Hypotension during surgery is frequent in the elderly population and is associated with acute kidney and myocardial injury, which are, themselves, associated with increased 30-day mortality. The present study compared the hemodynamic effects of hypobaric unilateral spinal anesthesia (HUSA) to general anesthesia (GA) in patients ≥70 years of age undergoing hip fracture surgery.
We conducted a single-center, prospective, randomized study. In the HUSA group, patients were positioned with the operated hip above, and the hypobaric anesthetic solution was composed of 9 mg ropivacaine, 5 µg sufentanil, and 1 mL of sterile water. Anesthesia was adjusted for the GA group. Mean arterial pressure (MAP) was measured with a noninvasive blood pressure upper arm cuff every 3 minutes. Hypotension was treated with a bolus of ephedrine and then a continuous intravenous of norepinephrine to obtain a MAP ≥65 mm Hg. Primary outcome was the occurrence of severe hypotension, defined as a MAP <65 mm Hg for >12 consecutive minutes.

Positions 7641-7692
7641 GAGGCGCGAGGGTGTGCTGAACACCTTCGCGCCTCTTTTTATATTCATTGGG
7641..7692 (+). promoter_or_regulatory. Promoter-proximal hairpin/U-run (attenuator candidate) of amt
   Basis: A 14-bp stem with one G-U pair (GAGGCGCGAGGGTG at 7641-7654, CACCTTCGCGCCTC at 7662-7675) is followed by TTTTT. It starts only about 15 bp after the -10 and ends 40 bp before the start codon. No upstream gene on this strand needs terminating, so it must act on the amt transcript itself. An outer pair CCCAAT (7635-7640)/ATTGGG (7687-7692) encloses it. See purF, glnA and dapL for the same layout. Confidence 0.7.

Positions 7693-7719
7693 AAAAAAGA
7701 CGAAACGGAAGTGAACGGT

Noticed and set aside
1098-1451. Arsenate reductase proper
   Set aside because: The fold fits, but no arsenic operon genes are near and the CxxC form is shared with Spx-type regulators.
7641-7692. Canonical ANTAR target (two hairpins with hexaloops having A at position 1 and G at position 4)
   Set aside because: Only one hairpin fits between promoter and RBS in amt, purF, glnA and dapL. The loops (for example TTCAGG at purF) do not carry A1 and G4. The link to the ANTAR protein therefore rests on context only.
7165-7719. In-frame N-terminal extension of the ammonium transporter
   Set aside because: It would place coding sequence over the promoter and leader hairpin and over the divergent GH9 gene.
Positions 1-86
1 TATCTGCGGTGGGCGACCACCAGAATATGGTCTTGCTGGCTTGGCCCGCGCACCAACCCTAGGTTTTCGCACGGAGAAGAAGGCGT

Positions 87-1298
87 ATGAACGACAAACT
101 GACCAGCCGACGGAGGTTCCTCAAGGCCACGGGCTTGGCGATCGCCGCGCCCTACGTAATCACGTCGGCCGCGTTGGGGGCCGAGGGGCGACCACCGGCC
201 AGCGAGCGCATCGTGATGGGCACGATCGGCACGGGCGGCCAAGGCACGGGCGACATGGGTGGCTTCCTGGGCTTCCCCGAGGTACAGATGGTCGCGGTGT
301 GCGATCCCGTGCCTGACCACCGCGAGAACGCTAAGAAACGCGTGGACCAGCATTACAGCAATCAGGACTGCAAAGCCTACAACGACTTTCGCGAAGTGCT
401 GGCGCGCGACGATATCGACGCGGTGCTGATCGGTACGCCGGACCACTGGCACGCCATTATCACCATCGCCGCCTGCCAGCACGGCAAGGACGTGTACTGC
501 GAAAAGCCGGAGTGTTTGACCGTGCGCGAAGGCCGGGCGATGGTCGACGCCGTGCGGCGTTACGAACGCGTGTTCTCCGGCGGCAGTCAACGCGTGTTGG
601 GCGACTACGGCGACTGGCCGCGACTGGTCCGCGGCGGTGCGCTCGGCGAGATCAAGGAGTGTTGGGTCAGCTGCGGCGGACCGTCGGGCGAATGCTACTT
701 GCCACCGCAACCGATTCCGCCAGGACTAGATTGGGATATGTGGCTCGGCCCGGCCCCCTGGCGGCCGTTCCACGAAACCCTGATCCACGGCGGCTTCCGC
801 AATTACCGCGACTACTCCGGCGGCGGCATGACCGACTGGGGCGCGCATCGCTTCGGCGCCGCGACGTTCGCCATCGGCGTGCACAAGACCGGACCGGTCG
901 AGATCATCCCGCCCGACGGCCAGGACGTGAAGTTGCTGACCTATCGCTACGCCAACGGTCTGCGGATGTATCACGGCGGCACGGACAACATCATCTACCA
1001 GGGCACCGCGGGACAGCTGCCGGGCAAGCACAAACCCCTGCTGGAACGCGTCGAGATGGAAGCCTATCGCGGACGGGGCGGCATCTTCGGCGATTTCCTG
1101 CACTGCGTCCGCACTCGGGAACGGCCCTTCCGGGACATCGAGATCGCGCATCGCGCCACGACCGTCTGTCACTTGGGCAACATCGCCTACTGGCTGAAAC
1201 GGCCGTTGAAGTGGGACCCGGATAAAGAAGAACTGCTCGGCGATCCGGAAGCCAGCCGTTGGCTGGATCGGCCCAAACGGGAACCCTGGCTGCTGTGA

A total of 154 patients were included. Severe hypotension was more frequent in the GA group compared to the HUSA group (odds ratio, 5.6; 95% confidence interval, 2.7–11.7; P < .001). There was no significant difference regarding the short-term outcomes between the HUSA and GA groups: acute kidney injury (respectively, 5.1% vs 11.3%; P = .22), myocardial injury (18.0% vs 14.0%; P = .63), and 30-day mortality (2.4% vs 4.7%; P = .65).
HUSA leads to fewer episodes of severe intraoperative hypotension compared to GA in an elderly population undergoing hip fracture surgery.